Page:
Walleye is a niche-market species that has potential for profitable production in recirculation aquaculture systems (RAS). Little information is available regarding feeding alternate ingredient, fishmeal-free diets to walleye. This study was conducted to compare the effects of feeding a fishmeal-free diet versus a traditional fish-meal based diet on walleye performance, water quality, and waste production in replicate RAS. Specially formulated fishmeal-free (FMF) and fishmeal-based (FM) diets were fed to walleye. The FMF diet used proteins derived from poultry meal, soy protein concentrate, and corn protein concentrate, and lipids from menhaden oil and poultry oil. The FM diet used proteins from fishmeal, poultry meal, soybean meal, and blood meal, and lipids from menhaden oil. Each diet was formulated with a protein/ fat ratio of approximately 42/18. The study began when fish were 85 g and continued for 9 months.
Walleye performance was similar (P > 0.05) between the FMF and FM diets: mean fish weight at study’s end was 589 ± 15 and 571 ± 26 g; and feed conversion ratio was 1.27 ± 0.03 and 1.32 ± 0.02, respectively. Survival was > 98.5 % for both treatments. Of interest, phosphorous levels were more than two times greater and nitrogen was significantly greater (P < 0.05) in RAS water where walleye were fed the FM diet. Of interest is that the reduced phosphorous discharge related to feeding this fishmeal-free diet could increase the feasibility of growing walleye in commercial facilities AND meeting stringent water quality discharge standards
John Davidson, Frederic Barrows, Brandon Gottsacker, Robert Summerfelt, and Christopher Good, 2019. Comparison of fishmeal-free and fishmeal-based diets fed to Walleye (Sander vitreus) in replicated RAS. Aquaculture-2019, March 7-9, 2019. page 281.
Each year Evonik updates a comprehensive report characterizing the composition of the U.S. soybean meal. Samples of the feed ingredients are supplied to Evonik Health & Care GMBH group by feed formulators. Their laboratory analyzes the soybean meal samples and reports values for the various geographical regions that supply the feed industry. The soybean meal data are representative for the 2018 crop year and are segmented by region.
The 2018 soybean meal has a crude protein value of 47.0%. This year’s meal values range from 46.5% for the Western Corn Belt to 47.7% for the Southeast. This year the variation in crude protein and the various amino acids are extremely consistent with previous years.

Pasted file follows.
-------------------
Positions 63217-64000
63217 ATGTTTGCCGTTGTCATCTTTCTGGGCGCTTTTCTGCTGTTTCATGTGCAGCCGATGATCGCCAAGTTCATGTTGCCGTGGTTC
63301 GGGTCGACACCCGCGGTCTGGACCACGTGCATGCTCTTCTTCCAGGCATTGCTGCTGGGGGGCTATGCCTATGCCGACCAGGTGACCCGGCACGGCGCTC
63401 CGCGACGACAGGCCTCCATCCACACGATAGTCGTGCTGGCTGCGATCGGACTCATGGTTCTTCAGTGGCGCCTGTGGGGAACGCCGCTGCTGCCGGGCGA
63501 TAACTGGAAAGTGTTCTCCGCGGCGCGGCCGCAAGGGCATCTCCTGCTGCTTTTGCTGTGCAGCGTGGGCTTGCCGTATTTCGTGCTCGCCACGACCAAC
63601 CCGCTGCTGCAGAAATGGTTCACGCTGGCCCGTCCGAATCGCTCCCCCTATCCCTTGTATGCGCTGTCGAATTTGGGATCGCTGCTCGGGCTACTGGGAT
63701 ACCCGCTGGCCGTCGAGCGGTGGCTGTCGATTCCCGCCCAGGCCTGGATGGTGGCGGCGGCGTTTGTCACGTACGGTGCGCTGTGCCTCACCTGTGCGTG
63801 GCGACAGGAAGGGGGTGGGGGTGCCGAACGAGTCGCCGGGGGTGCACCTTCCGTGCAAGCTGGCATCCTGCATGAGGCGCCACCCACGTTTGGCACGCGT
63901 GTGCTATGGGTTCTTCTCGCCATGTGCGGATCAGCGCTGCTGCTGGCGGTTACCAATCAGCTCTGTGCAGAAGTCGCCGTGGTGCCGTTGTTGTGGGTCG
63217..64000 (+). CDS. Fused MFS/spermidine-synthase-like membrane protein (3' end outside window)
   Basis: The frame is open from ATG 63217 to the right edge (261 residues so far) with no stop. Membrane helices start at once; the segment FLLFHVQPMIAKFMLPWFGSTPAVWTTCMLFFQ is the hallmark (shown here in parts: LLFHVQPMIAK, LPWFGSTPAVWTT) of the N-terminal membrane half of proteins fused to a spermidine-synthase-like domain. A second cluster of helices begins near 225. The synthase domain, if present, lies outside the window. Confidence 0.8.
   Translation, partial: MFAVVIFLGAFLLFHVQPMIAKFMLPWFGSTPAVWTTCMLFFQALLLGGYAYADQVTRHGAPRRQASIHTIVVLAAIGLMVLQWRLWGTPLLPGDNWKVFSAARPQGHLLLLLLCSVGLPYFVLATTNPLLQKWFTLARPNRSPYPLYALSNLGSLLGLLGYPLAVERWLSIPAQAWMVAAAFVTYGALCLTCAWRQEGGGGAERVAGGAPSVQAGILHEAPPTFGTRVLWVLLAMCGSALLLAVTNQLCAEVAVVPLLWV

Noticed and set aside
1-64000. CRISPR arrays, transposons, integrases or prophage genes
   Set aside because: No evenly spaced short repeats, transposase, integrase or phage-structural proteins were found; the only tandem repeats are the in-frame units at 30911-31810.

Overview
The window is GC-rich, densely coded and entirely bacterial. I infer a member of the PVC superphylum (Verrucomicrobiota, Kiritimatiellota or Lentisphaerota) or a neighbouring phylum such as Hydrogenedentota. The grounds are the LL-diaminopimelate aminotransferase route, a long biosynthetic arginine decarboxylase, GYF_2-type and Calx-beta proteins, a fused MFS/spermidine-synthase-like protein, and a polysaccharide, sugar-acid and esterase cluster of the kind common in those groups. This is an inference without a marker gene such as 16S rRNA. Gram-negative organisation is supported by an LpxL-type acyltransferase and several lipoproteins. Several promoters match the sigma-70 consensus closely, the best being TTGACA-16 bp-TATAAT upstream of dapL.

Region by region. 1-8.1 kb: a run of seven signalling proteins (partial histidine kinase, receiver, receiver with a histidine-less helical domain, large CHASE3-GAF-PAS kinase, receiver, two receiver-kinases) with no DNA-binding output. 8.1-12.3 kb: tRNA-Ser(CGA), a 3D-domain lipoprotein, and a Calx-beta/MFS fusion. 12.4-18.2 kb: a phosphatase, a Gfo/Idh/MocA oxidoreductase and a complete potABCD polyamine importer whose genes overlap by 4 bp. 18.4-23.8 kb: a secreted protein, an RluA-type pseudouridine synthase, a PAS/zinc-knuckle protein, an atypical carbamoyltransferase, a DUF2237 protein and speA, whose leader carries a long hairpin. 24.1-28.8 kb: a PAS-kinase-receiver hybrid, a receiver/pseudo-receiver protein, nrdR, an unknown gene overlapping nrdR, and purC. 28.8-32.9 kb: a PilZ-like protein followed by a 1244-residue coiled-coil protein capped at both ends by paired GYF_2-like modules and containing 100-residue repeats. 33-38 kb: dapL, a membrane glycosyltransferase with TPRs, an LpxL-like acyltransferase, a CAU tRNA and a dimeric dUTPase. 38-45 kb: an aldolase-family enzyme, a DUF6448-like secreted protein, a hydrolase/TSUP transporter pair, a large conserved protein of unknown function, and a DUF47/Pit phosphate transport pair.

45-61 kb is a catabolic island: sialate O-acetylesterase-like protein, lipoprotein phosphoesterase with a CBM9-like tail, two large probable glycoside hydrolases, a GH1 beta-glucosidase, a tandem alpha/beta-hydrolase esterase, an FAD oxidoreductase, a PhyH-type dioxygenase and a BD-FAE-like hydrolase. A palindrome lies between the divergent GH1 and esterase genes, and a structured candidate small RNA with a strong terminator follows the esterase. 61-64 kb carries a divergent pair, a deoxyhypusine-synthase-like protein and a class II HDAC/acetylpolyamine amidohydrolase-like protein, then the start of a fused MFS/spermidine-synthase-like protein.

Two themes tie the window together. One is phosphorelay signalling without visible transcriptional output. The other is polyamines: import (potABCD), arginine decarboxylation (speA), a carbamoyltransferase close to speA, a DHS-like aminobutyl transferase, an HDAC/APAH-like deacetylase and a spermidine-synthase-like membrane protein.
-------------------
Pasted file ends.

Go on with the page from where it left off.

Western Corn Belt- IA, MN, MO, NE & SD
Eastern Corn Belt- IL, IN, MI & OH
Southeast- AL, GA & NC
East Coast-MD, PA & VA
(*) All values are expressed as mean percentages adjusted to 88% moisture;
Commercial diets used in the aquaculture currently contain marine fishmeal (FM), which has a favorable nutrient profile and palatability, to meet fish nutritional requirements. There is an increasing strain on FM usage in aquafeeds due to the rapid growth of aquaculture and resulting demand for essential amino acids and marine-derived fatty acids. Over the past few decades, a wide variety of plant ingredients have been evaluated as potential alternative protein sources (soybean, lupin seed, rapeseed, cottonseed, carob seed, sunflower seed, pea seed, etc.). Compared to other plant sources, conventional soybean meal (SBM) is one of the most promising alternatives because of its availability, reasonable price, high digestibility, and amino acid profile. Conventional SBM also has anti-nutritional factors (ANFs) that may reduce the nutritive value of fish feeds. Hence, there is an opportunity to improve the nutrient profile and availability of SBM. This research group developed a new technology to reduce the anti-nutritional factors and enhance the protein content of SBM without compromising the nutritional value. This product is referred to as processed soybean meal or EnzoMeal™. EnzoMeal is free from many ANF, such as trypsin inhibitors, lectin and oligosaccharides (100% removed), reduced in phytic acid (78% decreased), and decreased in total carbohydrate content (31%), as well as enhanced in protein content (22%) without altering the amino acid composition.